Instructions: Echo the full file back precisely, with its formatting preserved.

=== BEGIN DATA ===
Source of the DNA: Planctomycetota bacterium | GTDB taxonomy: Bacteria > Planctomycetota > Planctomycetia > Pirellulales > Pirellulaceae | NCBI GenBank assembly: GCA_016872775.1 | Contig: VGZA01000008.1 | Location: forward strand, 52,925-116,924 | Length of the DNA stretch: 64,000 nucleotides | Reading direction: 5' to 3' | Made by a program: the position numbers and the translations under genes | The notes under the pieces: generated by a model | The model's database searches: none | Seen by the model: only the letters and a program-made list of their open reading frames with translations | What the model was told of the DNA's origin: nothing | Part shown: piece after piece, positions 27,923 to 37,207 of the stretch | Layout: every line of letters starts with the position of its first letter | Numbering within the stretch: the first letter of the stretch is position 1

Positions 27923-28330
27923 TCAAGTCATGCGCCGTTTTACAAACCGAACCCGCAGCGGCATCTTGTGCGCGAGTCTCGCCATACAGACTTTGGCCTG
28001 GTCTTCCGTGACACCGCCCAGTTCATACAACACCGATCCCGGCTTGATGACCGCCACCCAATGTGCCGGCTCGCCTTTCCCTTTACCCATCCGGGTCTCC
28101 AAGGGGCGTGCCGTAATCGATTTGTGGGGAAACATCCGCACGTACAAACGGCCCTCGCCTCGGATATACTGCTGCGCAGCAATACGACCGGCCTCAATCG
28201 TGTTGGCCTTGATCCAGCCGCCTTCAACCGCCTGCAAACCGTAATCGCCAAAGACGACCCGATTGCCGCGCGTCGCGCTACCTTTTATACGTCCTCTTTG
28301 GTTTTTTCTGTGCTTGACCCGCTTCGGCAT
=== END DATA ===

Source of the DNA: Planctomycetota bacterium | GTDB taxonomy: Bacteria > Planctomycetota > Planctomycetia > Pirellulales > Pirellulaceae | NCBI GenBank assembly: GCA_016872775.1 | Contig: VGZA01000008.1 | Location: forward strand, 52,925-116,924 | Length of the DNA stretch: 64,000 nucleotides | Reading direction: 5' to 3' | Made by a program: the position numbers and the translations under genes | The notes under the pieces: generated by a model | The model's database searches: none | Seen by the model: only the letters and a program-made list of their open reading frames with translations | What the model was told of the DNA's origin: nothing | Part shown: piece after piece, positions 27,923 to 37,207 of the stretch | Layout: every line of letters starts with the position of its first letter | Numbering within the stretch: the first letter of the stretch is position 1

Positions 27923-28330
27923 TCAAGTCATGCGCCGTTTTACAAACCGAACCCGCAGCGGCATCTTGTGCGCGAGTCTCGCCATACAGACTTTGGCCTG
28001 GTCTTCCGTGACACCGCCCAGTTCATACAACACCGATCCCGGCTTGATGACCGCCACCCAATGTGCCGGCTCGCCTTTCCCTTTACCCATCCGGGTCTCC
28101 AAGGGGCGTGCCGTAATCGATTTGTGGGGAAACATCCGCACGTACAAACGGCCCTCGCCTCGGATATACTGCTGCGCAGCAATACGACCGGCCTCAATCG
28201 TGTTGGCCTTGATCCAGCCGCCTTCAACCGCCTGCAAACCGTAATCGCCAAAGACGACCCGATTGCCGCGCGTCGCGCTACCTTTTATACGTCCTCTTTG
28301 GTTTTTTCTGTGCTTGACCCGCTTCGGCAT